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Re: OSD && DFSG - different purposes - constructive suggestion!

David Turner <novalis@novalis.org> writes:

> But in order that users may evade the government's laws, Free Software
> must allow certain freedoms (although Thomas Bushnell and I may disagree
> on what they are).  
> But the dissident test require licenses to allow every possible tactic
> for evading laws which restrict certain activities.

No.  It simply says that the *software license* may not infringe my
copying of the license by attaching to it onerous conditions.

Sample onerous conditions:

1) Pay money.
2) Send your changes back always.
3) Pay money on request.
4) Send your changes back on request.

We already reject (1), (2), and (3).  Why is (4) suddenly not rejected
as onerous?  Perhaps because it wasn't realized that real people might
find it a real burden, as opposed to a trivial requirement.  

As the case of Fred the Lawyer makes clear, however, there are real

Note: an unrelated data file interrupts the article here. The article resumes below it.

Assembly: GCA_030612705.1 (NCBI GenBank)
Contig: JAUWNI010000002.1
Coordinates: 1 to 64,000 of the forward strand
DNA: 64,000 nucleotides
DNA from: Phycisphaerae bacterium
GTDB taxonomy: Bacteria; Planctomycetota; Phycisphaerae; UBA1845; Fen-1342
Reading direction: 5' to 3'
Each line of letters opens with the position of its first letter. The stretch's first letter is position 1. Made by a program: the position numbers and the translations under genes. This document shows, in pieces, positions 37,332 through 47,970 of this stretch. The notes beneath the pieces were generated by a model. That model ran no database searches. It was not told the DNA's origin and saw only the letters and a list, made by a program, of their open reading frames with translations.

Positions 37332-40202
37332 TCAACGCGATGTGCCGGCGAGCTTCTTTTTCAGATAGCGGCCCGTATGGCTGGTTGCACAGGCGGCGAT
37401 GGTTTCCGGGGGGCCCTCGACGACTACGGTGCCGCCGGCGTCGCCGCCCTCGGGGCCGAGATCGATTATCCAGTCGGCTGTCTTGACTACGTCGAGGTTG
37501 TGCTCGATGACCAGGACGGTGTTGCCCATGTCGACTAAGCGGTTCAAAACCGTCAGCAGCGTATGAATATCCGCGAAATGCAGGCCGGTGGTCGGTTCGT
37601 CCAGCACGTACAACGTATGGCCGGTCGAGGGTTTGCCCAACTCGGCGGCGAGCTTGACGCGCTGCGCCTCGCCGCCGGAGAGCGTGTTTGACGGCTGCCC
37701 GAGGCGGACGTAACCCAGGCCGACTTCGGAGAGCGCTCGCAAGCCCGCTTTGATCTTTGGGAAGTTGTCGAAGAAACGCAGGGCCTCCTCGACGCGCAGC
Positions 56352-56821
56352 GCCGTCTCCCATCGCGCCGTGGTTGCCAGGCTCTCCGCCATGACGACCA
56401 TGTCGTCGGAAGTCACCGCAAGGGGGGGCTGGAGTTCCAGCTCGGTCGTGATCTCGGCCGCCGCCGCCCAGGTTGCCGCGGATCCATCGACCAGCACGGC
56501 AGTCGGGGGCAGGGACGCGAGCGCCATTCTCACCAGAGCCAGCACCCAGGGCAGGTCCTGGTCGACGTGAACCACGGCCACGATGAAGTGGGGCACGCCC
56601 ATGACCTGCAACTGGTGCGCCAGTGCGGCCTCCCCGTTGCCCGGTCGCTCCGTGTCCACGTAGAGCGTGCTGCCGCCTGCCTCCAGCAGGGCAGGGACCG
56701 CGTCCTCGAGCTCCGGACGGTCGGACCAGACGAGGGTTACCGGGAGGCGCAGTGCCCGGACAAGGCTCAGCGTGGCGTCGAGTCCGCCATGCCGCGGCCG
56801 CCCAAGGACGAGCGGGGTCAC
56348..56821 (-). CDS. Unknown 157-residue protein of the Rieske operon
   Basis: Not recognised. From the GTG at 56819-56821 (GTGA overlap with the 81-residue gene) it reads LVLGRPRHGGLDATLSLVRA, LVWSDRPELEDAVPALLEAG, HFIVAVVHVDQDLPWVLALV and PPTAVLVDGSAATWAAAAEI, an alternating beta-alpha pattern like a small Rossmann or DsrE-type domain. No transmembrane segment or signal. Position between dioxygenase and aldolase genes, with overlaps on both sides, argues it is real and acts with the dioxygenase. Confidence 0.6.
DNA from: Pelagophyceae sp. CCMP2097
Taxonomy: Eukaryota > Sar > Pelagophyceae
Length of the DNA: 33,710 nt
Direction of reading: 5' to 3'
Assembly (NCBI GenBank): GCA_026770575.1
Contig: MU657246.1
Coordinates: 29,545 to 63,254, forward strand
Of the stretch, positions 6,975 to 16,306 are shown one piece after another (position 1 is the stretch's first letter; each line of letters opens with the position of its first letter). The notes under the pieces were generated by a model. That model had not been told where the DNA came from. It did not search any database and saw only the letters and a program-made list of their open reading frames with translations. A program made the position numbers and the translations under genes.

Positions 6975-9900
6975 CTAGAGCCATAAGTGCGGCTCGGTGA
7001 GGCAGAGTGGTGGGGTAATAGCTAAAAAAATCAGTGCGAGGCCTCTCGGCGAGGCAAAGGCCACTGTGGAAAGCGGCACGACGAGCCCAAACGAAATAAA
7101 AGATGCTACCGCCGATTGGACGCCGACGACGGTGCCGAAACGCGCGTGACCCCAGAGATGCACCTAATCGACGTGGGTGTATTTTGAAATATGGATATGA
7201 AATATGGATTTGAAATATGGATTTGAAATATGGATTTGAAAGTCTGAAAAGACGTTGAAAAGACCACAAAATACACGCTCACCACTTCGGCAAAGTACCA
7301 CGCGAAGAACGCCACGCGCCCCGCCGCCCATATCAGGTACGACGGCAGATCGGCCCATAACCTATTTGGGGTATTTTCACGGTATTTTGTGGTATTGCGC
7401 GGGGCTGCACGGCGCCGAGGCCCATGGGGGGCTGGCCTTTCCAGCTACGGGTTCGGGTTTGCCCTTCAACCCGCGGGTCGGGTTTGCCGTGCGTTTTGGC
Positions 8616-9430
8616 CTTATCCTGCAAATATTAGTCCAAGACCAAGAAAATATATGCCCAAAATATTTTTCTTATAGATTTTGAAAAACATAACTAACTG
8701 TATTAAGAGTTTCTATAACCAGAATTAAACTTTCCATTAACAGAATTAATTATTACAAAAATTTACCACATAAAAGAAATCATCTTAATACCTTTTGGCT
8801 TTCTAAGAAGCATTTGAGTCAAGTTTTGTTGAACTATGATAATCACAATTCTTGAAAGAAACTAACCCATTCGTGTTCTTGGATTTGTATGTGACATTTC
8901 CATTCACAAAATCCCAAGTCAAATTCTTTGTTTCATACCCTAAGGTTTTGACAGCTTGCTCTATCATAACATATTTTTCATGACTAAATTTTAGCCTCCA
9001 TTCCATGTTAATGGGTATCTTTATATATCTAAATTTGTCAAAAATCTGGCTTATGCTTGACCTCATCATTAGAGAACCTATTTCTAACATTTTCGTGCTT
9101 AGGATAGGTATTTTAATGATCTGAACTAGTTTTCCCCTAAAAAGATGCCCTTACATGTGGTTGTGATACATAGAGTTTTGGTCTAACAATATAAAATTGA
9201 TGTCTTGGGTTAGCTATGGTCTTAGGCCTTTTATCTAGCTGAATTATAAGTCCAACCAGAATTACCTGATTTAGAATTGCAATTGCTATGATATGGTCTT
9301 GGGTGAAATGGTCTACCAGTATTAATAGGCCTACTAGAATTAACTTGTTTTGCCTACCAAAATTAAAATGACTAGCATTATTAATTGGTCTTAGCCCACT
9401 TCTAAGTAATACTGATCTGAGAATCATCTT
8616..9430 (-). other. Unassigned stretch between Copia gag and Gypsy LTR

people for which it is a real burden.

> For instance, consider a binary which is a game, unless it's called with
> the --dissident command-line option, in which case, it's DeCSS (or
> GPG).  Were the source code to this game revealed, it would show clearly
> the nature of the program.  But the gov't doesn't have time to reverse
> engineer the binaries (and anyway, DMCA2 prohibits it).  They do have
> the time, however, to follow up on GPL (3)(b) offers.  Can dissidents
> distribute binaries to everyone, and source code only to those they
> trust?  Not according to many Free Software licenses.  

Right.  The dissident test does *not* require licenses to allow "every
possible tactic"; you have mischaracterized my objection quite


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